I always wondered how many lamp-oil emporia were open at midnight in First Century Galilee. Maybe that’s when they did most of their trade, at night, when people realized they were running low.

Aside from that rather trivial notion, there is a level of apparent selfishness here that has also always bothered me. Now I get that it’s an analogy, or a parable, or whatever, that’s meant to convey a lesson, but the “I got mine, you get yours” aspect is there and it’s pretty sharp.

7 Tunc surrexerunt omnes virgines illae et ornaverunt lampades suas.

8 Fatuae autem sapientibus dixerunt: “Date nobis de oleo vestro, quia lampades nostrae exstinguuntur”.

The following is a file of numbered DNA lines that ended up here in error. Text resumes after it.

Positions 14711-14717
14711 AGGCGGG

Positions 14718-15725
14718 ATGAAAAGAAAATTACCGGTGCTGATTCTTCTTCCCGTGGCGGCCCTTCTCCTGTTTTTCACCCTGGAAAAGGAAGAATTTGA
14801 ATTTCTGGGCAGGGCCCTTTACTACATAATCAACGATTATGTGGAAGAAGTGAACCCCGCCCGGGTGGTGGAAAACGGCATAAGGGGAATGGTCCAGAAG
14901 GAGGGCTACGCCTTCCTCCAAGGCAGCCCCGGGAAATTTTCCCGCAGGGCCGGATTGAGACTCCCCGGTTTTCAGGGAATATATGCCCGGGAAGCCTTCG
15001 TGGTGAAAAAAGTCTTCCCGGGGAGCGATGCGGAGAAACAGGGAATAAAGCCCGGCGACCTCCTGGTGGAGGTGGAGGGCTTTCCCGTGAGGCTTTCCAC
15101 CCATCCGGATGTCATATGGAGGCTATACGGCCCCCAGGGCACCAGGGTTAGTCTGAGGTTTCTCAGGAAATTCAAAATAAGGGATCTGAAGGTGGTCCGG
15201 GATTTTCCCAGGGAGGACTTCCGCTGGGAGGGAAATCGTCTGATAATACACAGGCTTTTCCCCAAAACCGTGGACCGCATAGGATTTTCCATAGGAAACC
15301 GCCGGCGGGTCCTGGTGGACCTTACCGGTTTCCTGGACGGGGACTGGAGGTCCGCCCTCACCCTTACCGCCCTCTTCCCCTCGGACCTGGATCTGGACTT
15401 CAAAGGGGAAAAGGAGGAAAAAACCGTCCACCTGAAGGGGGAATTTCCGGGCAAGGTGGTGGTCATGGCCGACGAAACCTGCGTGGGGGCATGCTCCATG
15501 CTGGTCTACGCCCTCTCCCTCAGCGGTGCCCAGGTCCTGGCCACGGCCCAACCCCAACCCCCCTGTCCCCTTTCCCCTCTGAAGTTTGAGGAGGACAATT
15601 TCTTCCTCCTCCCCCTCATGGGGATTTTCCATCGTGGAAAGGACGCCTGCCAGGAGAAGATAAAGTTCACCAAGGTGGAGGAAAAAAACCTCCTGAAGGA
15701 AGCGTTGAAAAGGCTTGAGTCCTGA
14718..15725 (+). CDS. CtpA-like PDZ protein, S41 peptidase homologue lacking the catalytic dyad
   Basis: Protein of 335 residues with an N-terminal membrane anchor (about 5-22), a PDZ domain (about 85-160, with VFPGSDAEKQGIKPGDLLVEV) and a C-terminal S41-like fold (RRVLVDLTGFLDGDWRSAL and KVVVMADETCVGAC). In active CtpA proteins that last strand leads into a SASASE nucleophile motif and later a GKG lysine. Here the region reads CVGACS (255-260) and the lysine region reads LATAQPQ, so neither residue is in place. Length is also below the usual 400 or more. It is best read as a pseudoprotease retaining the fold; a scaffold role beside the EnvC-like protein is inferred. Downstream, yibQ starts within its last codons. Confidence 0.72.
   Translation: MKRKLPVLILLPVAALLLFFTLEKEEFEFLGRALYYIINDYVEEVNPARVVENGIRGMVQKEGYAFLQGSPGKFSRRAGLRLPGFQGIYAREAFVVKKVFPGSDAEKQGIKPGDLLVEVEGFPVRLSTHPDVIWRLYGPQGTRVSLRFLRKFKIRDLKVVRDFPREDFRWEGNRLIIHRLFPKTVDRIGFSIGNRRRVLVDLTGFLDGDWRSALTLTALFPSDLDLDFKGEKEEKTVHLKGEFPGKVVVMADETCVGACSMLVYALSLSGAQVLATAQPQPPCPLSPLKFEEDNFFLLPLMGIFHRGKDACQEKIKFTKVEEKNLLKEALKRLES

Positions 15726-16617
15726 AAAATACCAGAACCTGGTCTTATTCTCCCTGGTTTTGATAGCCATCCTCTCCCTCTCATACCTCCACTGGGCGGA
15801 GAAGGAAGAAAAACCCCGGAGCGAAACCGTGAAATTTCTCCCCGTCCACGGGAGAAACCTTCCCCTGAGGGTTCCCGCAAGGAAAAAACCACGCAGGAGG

9 Responderunt prudentes dicentes: “Ne forte non sufficiat nobis et vobis, ite potius ad vendentes et emite vobis”.

10 ἀπερχομένων δὲ αὐτῶν ἀγοράσαι ἦλθεν ὁ νυμφίος, καὶ αἱ ἕτοιμοι εἰσῆλθον μετ’ αὐτοῦ εἰς τοὺς γάμους, καὶ ἐκλείσθη ἡ θύρα.

11 ὕστερον δὲ ἔρχονται καὶ αἱ λοιπαὶ παρθένοι λέγουσαι, Κύριε κύριε, ἄνοιξον ἡμῖν.

12 ὁ δὲ ἀποκριθεὶς εἶπεν, Ἀμὴν λέγω ὑμῖν, οὐκ οἶδα ὑμᾶς.

13 Γρηγορεῖτε οὖν, ὅτι οὐκ οἴδατε τὴν ἡμέραν οὐδὲ τὴν ὥραν.

“They having gone out to purchase the bridegroom arrived, and those ready went out with him to the marriage, and the door was closed. (11) Later the rest of the maidens came and said, ‘Lord, lord, open for us.’ (12) He, answering, said ‘Amen I say to you, I do not know you’. So be watchful, since you do not know the day nor the hour”.